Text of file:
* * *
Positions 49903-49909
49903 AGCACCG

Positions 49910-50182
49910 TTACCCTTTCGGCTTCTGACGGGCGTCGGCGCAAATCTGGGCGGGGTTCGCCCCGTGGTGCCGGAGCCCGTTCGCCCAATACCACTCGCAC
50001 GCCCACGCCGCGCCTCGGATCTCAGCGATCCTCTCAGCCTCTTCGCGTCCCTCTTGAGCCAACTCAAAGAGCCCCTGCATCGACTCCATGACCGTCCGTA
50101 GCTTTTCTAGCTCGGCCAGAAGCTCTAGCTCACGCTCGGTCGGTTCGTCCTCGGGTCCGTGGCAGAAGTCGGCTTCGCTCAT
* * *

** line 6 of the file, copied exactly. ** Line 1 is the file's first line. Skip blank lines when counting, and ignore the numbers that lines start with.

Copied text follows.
50101 GCTTTTCTAGCTCGGCCAGAAGCTCTAGCTCACGCTCGGTCGGTTCGTCCTCGGGTCCGTGGCAGAAGTCGGCTTCGCTCAT